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# Problem with returning prime number in a simple calculation program

Hello, I'm new to Python (I've learned everything up to iterators so
far) and fairly new to Programming. This would be my first real
program:

#Coordinate Geometry (The whole program is not shown)

import math
import sys

print "Welcome to the Coordinate Geometry Calculator!"
print "Type 'terms' for a list of commands"

def main():
print
command = raw_input("Comm and? ")
if command == "terms":
terms()
main()
elif command == "distance":
distance()
main()
elif command == "slope":
slope()
main()
elif command == "endpoint":
endpoint()
main()
elif command == "midpoint":
midpoint()
main()
elif command == "prime":
prime()
main()
elif command == "quit":
sys.exit
else:
print "Not a valid command"
main()

#...Declaring functions here...

def prime():
num = input("Number ")
i = num - 1
divcounter = 0
while i 1:
if num % i != 0:
divcounter += 1
i -= 1
if divcounter == num - 2:
print num, "is a prime number"
else:
print num, "is not a prime number"

#Start the program
main()

As it says in the title, I'm having trouble with the prime number
function. It will print the sentence if the number is prime, but it
if isn't, the program goes into a state in the terminal where the
program never ends and you can just keep on typing. Maybe the else
statement is ineffective? Any ideas on how to fix this?

Mar 3 '07 #1
2 2613
QH******@gmail. com wrote:
[reformatted indentation]
def prime():
num = input("Number ")
i = num - 1
divcounter = 0
while i 1:
if num % i != 0
divcounter += 1
i -= 1
if divcounter == num - 2:
print num, "is a prime number"
else:
print num, "is not a prime number"
[...]
As it says in the title, I'm having trouble with the prime number
function. It will print the sentence if the number is prime, but
it if isn't, the program goes into a state in the terminal where
the program never ends and you can just keep on typing.
Sure thing. You designed the function to behave this way.

Look at the while loop -- especially think what happens if
(num % i == 0). i will never be decremented then and the function
will not terminate.

Try inserting print statements for debugging if you don't get what I
meant here.
Maybe the else statement is ineffective?

Regards,
Björn

--
BOFH excuse #86:

Runt packets

Mar 3 '07 #2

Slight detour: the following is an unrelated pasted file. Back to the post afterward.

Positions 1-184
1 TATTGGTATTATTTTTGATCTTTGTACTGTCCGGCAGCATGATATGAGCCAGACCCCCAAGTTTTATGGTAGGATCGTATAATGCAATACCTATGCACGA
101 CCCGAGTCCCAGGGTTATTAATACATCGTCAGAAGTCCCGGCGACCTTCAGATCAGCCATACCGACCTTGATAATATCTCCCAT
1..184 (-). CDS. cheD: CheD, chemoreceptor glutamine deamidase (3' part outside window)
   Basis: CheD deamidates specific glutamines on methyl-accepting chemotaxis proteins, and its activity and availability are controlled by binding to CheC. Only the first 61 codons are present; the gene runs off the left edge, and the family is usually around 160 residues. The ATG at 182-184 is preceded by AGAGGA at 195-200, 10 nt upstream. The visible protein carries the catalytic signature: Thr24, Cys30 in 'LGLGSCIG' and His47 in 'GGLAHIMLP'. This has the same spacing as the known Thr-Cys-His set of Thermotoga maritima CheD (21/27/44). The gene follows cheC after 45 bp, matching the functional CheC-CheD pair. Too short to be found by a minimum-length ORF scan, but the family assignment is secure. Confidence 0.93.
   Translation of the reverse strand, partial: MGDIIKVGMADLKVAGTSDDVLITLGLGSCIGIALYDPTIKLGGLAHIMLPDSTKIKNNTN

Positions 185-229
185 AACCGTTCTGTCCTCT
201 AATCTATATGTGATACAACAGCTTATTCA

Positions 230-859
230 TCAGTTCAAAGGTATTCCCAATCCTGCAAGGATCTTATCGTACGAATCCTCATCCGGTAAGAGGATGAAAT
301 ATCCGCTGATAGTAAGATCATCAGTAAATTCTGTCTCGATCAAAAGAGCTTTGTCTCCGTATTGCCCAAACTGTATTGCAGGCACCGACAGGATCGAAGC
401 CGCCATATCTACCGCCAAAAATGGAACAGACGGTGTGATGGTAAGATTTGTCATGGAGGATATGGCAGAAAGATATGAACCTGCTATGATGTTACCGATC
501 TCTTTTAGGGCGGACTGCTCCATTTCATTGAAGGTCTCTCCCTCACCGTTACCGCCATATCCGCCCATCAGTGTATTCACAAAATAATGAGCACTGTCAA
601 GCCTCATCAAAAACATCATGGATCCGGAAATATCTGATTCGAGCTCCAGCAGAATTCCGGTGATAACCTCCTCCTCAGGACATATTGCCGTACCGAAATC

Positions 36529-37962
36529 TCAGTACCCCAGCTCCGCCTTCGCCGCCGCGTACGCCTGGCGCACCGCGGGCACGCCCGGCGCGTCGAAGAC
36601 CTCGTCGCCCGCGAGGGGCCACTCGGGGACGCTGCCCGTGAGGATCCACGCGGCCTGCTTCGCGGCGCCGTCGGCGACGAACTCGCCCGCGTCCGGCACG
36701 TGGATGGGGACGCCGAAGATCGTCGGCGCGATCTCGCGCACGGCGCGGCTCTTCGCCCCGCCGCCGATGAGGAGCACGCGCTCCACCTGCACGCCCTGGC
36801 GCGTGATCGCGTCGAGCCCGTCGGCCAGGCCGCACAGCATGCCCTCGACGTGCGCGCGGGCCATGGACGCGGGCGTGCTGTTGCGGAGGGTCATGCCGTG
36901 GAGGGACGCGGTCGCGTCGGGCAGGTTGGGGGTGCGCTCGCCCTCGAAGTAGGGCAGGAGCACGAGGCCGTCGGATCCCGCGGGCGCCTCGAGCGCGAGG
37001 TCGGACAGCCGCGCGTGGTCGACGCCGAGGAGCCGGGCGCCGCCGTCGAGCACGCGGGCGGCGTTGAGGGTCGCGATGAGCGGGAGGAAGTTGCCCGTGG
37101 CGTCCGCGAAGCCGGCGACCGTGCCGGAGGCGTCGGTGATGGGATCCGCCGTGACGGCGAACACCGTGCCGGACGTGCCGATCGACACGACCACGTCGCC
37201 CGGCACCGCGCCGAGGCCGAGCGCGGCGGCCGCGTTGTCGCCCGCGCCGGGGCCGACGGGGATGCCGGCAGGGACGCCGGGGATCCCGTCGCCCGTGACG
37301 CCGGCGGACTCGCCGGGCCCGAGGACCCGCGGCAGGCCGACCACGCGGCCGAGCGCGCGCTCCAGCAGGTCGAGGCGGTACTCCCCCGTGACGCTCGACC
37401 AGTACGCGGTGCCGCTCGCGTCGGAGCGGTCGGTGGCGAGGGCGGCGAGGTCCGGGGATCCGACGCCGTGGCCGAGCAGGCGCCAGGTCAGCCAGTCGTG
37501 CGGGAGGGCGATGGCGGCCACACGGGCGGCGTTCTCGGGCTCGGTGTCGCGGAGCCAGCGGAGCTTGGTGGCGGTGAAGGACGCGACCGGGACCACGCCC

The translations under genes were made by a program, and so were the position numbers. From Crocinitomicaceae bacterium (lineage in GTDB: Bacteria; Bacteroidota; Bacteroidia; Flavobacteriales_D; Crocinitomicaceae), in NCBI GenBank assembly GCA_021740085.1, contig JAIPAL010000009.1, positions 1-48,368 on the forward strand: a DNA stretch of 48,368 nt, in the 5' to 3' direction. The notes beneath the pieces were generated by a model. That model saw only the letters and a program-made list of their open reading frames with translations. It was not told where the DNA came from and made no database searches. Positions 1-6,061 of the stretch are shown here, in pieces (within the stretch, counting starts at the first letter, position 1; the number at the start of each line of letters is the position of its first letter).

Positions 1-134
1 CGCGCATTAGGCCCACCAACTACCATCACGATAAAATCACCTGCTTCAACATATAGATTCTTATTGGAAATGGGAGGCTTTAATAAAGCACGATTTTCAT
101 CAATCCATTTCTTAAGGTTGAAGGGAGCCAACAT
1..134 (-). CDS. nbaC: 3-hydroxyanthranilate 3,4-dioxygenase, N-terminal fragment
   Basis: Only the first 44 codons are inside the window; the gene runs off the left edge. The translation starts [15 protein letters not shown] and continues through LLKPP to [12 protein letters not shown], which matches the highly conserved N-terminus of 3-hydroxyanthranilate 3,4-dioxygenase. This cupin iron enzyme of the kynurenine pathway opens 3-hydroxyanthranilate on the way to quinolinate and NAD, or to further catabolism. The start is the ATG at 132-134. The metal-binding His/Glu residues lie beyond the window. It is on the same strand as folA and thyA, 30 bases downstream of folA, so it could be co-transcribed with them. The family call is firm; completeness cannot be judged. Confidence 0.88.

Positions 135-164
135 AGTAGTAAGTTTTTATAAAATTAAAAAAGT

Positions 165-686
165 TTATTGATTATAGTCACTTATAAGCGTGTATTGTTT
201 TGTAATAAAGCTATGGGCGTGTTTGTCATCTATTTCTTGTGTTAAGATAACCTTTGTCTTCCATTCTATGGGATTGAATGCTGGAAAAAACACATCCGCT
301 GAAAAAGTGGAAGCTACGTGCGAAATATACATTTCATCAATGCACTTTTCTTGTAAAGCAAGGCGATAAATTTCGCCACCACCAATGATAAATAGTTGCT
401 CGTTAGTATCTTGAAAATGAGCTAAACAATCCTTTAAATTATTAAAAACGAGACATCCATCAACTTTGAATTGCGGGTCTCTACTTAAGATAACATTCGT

On Sat, 03 Mar 2007 15:36:36 -0800, QHorizon wrote:
Hello, I'm new to Python (I've learned everything up to iterators so
far) and fairly new to Programming. This would be my first real
program:

#Coordinate Geometry (The whole program is not shown)

import math
import sys

print "Welcome to the Coordinate Geometry Calculator!"
print "Type 'terms' for a list of commands"

def main():
[snip big boring series of if...elif... statements]

You're eventually going to run into a run time recursion error if you run
that for long enough. Can you see why?

A better way to do a command loop is something like this:
# called when the user enters an unrecognized command
print "Unknown command, please try again"

class QuitException(E xception):
# used for exiting the loop
pass
def main():
# Make a "dispatch table" that maps the name of a command
# (as typed by the user) with a function to call.
dispatcher = {'slope': do_slope,
'primes': do_primes,
'quit': do_quit,
# ... and more here
}
try:
# loop forever (until we jump out of it)
while True:
cmd = get_command_fro m_user()
# you have to write get_command_fro m_user yourself
result = func()
print result
except QuitException:
print "Goodbye, come again soon!"
Now you just need to define your individual functions do_slope, do_primes,
etc. The only "special" one is do_quit.

def do_quit():
raise QuitException
Now let's look at the do_primes function. (You call it "prime".)
def prime():
num = input("Number ")
That's a good way to have malicious users do really, really really bad

Safer is to do this:

num = int(raw_input(" Number "))
i = num - 1
divcounter = 0
while i 1:
if num % i != 0:
divcounter += 1
i -= 1
That's an inefficient algorithm, if it even works. I'm not sure that it
works, and I'm too lazy to find out :)

if divcounter == num - 2:
print num, "is a prime number"
else:
print num, "is not a prime number"
This will only work if divcounter happens to equal the original number
less two. If it equals something else, nothing will be printed.

Here's a simple algorithm to check if a number is prime.

# Warning: untested.
def do_primes():
num = int(raw_input(" Number ")
if num <= 1:
return "%n is not prime" % num
if num == 2:
return "%n is prime" % num
elif num % 2 == 0:
# even numbers other than 2 aren't prime
return "%n is not prime" % num
for i in range(3, num, 2):
if num % i == 0:
return "%n is not prime" % num
return "%n is prime" % num
Now, this is deliberately not an efficient algorithm. There are things you
can do to make it more efficient, or you can re-write it completely.
The thing to remember is, don't PRINT the result, RETURN it. Your
do_primes() function should only calculate the result, and pass that
result up to the main loop for printing (or writing to a text file, or
emailing, or whatever).

Have fun!

--
Steven.

Mar 4 '07 #3

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